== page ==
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Brain Topogr. 2013 Jul;26(3):363-77. doi: 10.1007/s10548-012-0267-5. Epub 2012 Dec 4.

The change of functional connectivity specificity in rats under various anesthesia levels and its neural origin.

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  • 1Department of Radiology, Center for Magnetic Resonance Research, University of Minnesota, 2021 6th St. SE, Minneapoli, MN 55455, USA.

Abstract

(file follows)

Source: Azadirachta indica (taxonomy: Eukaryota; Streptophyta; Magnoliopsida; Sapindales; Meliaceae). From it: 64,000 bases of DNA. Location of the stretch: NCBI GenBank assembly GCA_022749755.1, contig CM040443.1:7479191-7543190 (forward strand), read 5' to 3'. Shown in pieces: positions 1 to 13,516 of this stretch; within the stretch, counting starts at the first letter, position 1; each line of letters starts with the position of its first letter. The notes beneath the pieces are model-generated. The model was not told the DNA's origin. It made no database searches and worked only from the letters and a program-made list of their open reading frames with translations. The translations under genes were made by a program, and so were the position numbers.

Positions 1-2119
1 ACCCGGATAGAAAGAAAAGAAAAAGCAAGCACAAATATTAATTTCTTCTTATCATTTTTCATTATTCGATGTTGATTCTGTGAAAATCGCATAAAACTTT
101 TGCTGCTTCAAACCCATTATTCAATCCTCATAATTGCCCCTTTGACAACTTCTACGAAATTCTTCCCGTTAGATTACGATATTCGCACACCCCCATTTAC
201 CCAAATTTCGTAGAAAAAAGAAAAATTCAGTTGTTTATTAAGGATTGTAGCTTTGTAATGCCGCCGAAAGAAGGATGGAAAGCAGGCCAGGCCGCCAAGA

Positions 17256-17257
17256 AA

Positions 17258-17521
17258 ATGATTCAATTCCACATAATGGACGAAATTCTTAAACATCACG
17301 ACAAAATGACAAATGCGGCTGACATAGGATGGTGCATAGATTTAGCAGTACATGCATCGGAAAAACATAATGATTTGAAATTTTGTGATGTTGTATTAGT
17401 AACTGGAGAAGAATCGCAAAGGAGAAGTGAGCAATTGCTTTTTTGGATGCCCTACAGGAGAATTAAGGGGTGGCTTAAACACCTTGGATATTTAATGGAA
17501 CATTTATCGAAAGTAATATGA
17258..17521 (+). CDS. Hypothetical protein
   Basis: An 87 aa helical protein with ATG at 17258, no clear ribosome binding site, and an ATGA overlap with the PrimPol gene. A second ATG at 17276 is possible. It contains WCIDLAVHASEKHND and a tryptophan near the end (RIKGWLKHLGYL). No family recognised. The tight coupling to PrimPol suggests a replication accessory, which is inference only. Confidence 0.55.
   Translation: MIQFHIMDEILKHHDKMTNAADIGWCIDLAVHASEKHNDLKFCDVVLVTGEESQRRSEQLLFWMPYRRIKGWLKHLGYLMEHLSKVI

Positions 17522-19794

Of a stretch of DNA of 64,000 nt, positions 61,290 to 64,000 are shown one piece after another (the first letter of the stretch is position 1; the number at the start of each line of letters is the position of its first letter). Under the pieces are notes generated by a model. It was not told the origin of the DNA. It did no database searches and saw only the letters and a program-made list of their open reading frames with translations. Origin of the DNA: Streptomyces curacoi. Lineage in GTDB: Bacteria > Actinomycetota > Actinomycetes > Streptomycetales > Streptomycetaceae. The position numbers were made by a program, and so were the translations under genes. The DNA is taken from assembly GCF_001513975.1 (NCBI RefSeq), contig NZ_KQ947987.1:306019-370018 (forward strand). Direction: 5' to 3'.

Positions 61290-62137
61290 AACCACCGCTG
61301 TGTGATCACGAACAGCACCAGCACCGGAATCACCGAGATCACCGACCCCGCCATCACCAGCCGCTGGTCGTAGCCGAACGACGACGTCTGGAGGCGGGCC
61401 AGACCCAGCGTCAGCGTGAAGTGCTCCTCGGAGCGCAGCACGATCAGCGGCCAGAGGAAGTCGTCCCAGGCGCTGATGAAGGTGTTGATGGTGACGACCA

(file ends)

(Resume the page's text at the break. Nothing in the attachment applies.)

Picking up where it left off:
Spatiotemporal correlations of spontaneous blood oxygenation level dependent (BOLD) signals measured in the resting brain have been found to imply many resting-state coherent networks under both awake/conscious and anesthetized/unconscious conditions. To understand the resting-state brain networks in the unconscious state, spontaneous BOLD signals from the rat sensorimotor cortex were studied across a wide range of anesthesia levels induced by isoflurane. Distinct resting-state networks covering functionally specific sub-regions of the sensorimotor system were observed under light anesthesia with 1.0% isoflurane; however, they gradually merged into a highly synchronized and spatially less-specific network under deep anesthesia with 1.8% isoflurane. The EEG power correlations recorded using three electrodes from a separate group of rats showed similar dependency on anesthesia depth, suggesting the neural origin of the change in functional connectivity specificity. The specific-to-less-specific transition of resting-state networks may reflect a functional reorganization of the brain at different anesthesia levels or brain states.

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